Bank documents for a controversial conservative social welfare nonprofit released Friday by Montana officials contradict assertions by a former top official of the group.
The records show Allison LeFer signed many of the checks paid out by Western Tradition Partnership, or WTP, from April 2008 to October 2010.
LeFer also operates a printing business that did work for political candidates, but her husband, Christian LeFer, a key player in WTP between 2008 and 2010, has maintained that the couple kept her work and his strictly separate.
The bank records appear to contradict this, however, indicating Allison LeFer was involved with WTP. Separate records from candidates show they paid her printing company for work.
Outside groups like WTP are not allowed to coordinate with candidates, largely because contributions to candidates are subject to strict limits. Outside groups can take unlimited amounts of money.
Attempts to get a hold of Christian and Allison LeFer were unsuccessful Friday night.
Earlier this week, in response to questions about other documents that had surfaced on the group’s activities, Christian LeFer said, “Both my wife and I have scrupulously endeavored to avoid any possibility of illegal coordination.”
ProPublica and Frontline have written extensively about how boxes of documents found in a meth house in Colorado and sent to Montana authorities pointed toward possible coordination between candidates and outside spending groups, including WTP. The group was a focus of a Frontline film broadcast earlier this week.
The boxes contained files for 23 candidates for state office in Montana. They also held fliers and questionnaires from outside spending groups. One group, WTP, seemed to be pulling the strings, working with campaigns on strategy and surveys.
Although small, WTP has won national attention for its attempts to fight campaign-finance restrictions. Its lawsuit overturned Montana's ban on corporate spending in elections, extending the U.S. Supreme Court’s Citizens United decision to all states.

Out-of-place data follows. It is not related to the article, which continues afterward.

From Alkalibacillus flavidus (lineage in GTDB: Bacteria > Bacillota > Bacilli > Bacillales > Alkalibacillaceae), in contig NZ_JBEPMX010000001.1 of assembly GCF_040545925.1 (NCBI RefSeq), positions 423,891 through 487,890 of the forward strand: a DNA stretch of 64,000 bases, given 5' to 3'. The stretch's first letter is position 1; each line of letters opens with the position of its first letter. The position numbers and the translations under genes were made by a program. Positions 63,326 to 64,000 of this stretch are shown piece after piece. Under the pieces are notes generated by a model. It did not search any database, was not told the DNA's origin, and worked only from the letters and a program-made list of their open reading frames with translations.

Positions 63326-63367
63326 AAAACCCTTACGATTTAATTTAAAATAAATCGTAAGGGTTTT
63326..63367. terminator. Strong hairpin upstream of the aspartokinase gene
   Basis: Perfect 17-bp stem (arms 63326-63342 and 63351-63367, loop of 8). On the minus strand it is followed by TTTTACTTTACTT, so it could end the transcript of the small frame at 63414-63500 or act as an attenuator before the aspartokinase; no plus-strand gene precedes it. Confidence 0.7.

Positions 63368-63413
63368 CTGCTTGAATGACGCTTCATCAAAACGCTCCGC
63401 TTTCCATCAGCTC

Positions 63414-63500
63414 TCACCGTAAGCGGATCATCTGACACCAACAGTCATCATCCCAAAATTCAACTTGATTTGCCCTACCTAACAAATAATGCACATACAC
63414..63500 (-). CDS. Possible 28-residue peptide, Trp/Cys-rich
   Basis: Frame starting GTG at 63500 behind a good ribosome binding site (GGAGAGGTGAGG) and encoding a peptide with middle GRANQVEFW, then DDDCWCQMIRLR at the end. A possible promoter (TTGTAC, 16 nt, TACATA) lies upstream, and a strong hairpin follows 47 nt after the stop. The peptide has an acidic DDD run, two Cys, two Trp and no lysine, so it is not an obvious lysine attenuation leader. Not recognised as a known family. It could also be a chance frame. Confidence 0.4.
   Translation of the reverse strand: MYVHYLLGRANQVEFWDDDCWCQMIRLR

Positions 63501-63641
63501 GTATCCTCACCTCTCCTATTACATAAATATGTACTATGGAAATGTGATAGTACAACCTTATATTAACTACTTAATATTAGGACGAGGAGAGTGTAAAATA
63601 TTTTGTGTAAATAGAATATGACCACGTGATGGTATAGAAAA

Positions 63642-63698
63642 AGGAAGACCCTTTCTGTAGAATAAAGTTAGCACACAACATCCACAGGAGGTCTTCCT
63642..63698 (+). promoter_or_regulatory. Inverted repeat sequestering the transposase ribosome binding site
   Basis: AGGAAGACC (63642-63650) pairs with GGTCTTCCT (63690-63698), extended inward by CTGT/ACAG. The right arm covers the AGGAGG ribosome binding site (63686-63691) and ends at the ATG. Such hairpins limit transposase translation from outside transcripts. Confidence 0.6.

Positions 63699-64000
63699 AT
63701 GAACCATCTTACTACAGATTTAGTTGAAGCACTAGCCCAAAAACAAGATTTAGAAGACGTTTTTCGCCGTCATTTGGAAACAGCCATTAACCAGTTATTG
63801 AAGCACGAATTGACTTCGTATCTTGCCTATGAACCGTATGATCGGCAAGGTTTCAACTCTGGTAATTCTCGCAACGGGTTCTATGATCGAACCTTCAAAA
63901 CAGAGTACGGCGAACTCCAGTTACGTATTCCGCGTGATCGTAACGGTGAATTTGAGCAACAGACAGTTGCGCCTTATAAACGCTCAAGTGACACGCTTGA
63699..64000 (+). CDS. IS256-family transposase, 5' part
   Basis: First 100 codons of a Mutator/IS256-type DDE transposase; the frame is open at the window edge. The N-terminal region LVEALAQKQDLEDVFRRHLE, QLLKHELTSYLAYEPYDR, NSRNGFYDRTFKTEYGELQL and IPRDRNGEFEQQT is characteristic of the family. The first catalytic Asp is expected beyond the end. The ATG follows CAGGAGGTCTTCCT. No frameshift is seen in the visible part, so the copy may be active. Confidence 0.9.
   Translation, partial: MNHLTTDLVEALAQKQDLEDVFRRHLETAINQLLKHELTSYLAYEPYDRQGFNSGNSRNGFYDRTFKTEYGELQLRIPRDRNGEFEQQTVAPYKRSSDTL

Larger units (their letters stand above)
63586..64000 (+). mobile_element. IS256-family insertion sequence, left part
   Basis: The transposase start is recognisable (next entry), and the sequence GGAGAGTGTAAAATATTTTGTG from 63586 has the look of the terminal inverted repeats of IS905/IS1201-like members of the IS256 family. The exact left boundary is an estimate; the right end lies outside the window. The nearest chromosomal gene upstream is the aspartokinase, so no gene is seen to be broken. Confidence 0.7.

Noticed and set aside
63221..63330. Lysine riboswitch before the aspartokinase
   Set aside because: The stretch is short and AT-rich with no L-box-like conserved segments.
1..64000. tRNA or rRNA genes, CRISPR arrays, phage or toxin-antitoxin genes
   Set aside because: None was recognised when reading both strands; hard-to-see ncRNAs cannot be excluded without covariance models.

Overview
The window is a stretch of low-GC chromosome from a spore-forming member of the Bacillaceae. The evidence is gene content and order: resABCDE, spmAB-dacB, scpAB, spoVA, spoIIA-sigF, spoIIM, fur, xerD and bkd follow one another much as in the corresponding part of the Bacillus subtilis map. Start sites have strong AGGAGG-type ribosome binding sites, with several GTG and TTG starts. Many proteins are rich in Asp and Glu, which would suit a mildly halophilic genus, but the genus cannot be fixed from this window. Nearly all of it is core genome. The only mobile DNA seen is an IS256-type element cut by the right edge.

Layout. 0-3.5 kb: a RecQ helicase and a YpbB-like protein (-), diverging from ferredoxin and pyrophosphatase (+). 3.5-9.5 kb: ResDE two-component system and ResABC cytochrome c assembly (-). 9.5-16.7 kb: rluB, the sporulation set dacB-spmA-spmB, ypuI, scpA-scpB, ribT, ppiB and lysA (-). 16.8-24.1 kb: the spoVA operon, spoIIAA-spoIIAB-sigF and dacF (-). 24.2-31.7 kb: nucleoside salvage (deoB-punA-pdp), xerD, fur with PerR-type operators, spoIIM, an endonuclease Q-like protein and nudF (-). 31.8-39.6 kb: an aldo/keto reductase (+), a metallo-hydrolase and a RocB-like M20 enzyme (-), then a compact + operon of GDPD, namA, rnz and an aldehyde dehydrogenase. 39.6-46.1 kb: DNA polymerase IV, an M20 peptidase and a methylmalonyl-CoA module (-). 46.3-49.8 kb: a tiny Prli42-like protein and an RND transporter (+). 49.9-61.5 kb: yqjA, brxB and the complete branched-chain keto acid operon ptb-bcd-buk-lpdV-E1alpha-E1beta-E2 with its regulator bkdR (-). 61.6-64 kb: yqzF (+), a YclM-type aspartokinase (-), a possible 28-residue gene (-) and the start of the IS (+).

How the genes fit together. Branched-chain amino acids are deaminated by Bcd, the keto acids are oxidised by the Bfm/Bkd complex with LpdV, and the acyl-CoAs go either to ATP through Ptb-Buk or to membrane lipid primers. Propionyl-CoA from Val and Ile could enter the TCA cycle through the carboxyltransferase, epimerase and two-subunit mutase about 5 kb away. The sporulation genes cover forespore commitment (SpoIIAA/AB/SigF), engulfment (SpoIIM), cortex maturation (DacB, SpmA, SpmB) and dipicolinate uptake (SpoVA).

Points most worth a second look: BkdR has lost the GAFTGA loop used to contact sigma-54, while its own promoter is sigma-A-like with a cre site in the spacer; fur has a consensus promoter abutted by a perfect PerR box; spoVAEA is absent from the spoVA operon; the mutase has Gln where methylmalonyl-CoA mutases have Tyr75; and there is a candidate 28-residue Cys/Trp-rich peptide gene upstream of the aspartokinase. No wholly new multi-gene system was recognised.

The group also has been engaged in a long-running dispute with Montana campaign-finance regulators. It has sued Montana over its ruling two years ago that WTP was acting as a political committee and should have to report its donors. That lawsuit will be heard in March.
Documents available for WTP, now known as the American Tradition Partnership, provide a rare look into the inner workings of a so-called dark money group. These tax-exempt organizations can accept unlimited contributions and do not have to disclose their donors. ProPublica has written extensively about such groups, which are playing a growing role in federal and state elections.
In addition to the documents found in the meth house in Colorado, in early 2010, Montana regulators also were provided with others by a woman who briefly worked at WTP.
Now Montana District Court Judge Jeffrey Sherlock has ordered the release of hundreds of pages of account transactions and copies of checks to consultants and vendors in Montana, Colorado and near Washington, D.C.
The records showed that checks written on WTP’s account and signed by Allison LeFer went to gun shows, for legal work and to LeFer’s printing company. She also signed a check for the group’s largest expenditure, a one-time transfer on Nov. 23, 2010, for $40,000 to “WTI.” This could refer to the Western Tradition Institute, the sister charity of WTP.
WTP had sought a protective injunction against the records’ release, sought by Frontline and ProPublica. Sherlock wrote in his ruling that there is a “substantial relation between disclosure of this financial information and Montana’s stated constitutional interest in its citizen’s right to know.”
Montana officials released some of the bank information late Friday and will release the remainder after redacting account information.
On its website, American Tradition Partnership, formerly WTP, describes itself as a grassroots lobbying organization fighting against radical environmentalists. It says it hasn’t engaged in politics or advocated for or against the election of candidates. Instead, it says it simply educates voters on how candidates stand on issues.